of the future plans are-see below), they 'll likely have something to
say.

20 Because of insufficient funds the NIMH reportedly did not implement the funding for
SIECUS. However, it is evident-for example, in the SIECUS Principles Basic to
Education for Human Sexuality -that SIECUS has been an educational organ for the
Kinsey philosophy and ideologic goals. SIECUS was formally affiliated with New York
University in 1 978.
Heterophobia 131

FUTURE DIRECTIONS IN SEX EDUCATION
What then is on the sex education horizon? With the credentialling
of sex educators in the control of academics who largely espouse
Kinsey's philosophy of sexuality, what kind of developments in the
teaching of human sexuality can be expected in the years ahead?
In their article "Sex Education in the Future," in the Journal of Sex
Education and Therapy (Spring/Summer 1 985), Lester Kirkendall and
Dr. Roger Libby (of the University of Massachusetts and founding
editor of the journal Alternative Lifestyles) predict that sex education
programs of the future "will probe sexual expression . . . with same-sex
[partners] " and "even across . . . generational lines." They proclaim that
with "a diminished sense of guilt . . . these patterns will become
legitimate" and "[t]he emphasis on . . . normality and abnormality will
be much diminished with these future trends."
If the protective bond that exists between parent and child could be
broken down, the boundless vision of changing sexuality presented by
Kirkendall and Libby indeed might be more likely to become a reality.
Although Kirkendall and Libby imply that the "future trends" which
they describe are a natural development, it appears that little has been
left to chance. There is evidence of a tactical focus on young people
and an attempt to direct their sexual choices independently of parental
influence and societal norms.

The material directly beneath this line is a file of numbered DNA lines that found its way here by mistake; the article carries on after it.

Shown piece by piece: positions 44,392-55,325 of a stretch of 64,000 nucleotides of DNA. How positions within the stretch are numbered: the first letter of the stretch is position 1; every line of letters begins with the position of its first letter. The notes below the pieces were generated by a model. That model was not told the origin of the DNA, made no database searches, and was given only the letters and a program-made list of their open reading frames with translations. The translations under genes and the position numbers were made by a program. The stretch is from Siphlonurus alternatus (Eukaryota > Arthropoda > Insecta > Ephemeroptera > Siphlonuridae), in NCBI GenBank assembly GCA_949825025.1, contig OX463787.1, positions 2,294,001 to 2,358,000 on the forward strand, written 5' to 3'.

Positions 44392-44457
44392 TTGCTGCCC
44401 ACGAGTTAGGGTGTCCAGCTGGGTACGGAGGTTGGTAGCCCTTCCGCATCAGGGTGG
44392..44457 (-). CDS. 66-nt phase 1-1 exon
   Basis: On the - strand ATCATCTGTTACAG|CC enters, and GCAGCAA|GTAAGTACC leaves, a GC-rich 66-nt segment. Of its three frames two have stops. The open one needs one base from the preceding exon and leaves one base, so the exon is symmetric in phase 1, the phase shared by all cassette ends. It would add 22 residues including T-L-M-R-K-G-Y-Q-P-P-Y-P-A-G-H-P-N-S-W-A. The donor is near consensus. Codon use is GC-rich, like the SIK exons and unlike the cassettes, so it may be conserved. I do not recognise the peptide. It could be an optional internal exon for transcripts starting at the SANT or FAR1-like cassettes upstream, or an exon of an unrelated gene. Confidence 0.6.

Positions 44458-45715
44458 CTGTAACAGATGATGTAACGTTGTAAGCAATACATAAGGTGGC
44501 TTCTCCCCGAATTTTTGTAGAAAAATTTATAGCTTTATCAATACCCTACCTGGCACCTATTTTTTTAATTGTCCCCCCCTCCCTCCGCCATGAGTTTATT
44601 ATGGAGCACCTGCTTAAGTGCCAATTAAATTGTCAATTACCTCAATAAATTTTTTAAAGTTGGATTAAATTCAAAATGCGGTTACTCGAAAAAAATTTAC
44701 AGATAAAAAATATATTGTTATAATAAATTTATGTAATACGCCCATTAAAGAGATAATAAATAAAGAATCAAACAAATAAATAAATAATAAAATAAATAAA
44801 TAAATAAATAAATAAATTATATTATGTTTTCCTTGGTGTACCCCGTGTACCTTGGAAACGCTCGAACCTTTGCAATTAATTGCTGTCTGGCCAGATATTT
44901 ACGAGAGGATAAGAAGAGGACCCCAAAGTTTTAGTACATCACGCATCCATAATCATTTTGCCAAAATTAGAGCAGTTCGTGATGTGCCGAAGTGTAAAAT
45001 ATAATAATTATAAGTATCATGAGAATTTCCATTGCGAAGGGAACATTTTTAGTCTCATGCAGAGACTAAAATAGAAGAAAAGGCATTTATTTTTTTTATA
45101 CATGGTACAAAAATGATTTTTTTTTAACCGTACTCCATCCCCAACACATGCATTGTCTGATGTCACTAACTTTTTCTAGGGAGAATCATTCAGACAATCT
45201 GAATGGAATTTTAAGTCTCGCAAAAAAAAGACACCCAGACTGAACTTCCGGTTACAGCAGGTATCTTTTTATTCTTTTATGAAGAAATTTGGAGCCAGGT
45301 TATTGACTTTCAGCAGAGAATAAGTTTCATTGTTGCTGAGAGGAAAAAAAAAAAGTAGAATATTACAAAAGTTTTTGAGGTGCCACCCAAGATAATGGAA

The above-stated scheme is consistent with the North American
Man/Boy Love Association (NAMBLA) document Resolution on the
Liberation of Children and Youth, which advocates that children "must
have the unhindered right to have sex with members of any age of the
same or opposite sex . . . . " 21 In pursuing this agenda, the pedophile
movement has attempted to capitalize upon the period of parental
conflict that inevitably occurs as youths enter the difficult stage of their
adolescent development.
As reportedly proclaimed by a founder of NAMBLA, David
Thorstad, "Man-boy love relationships are . . . a happy feature of the
rebellion of youth, and of its irrepressible search for self­
discovery . . . . [M]ost of us, given the opportunity and the assurance of
safety, would no doubt choose to share our sexuality with someone
under the age of consent" (emphasis added). 22
Such views are finding currency outside what would formerly have
been considered the looney confines of organizations such as
NAMBLA. According to reports in Time magazine, there are a growing
number of figures in the sexology establishment venturing the view that
adult-child sex is not harmful. For example, Tufts University
psychiatrist and family therapist Larry Constantine is quoted as saying,
"Children really are a disenfranchised minority. They should have the
right to express themselves sexually, which means that they may or may
21 Resolution o n the Liberation of Children and Youth, adopted by the North American
Man/Boy Love Association at the NAMBLA Seventh Conference, Boston, December 4,
1983.
22 Richard Goldstein, "The Future of Gay Liberation: Sex on Parole," The Village Voice,
August 20-26, 1980.
1 32 Kinsey, Sex and Fraud
not have contact with people older than themselves." And Harvard
Health Service psychologist Douglas Powell reportedly has said: "I
have not seen anyone harmed by this [adult-child sexual contact] so
long as it occurs in a relationship with somebody who really cares about
the Child" (Time, April 14, 1 980 and September 7, 1 98 1 ; see Appendix
C for reproduction of former article).
In the New York University summer seminar conducted by Profes­
sor Calderwood in The Netherlands in 1 983 (personally attended by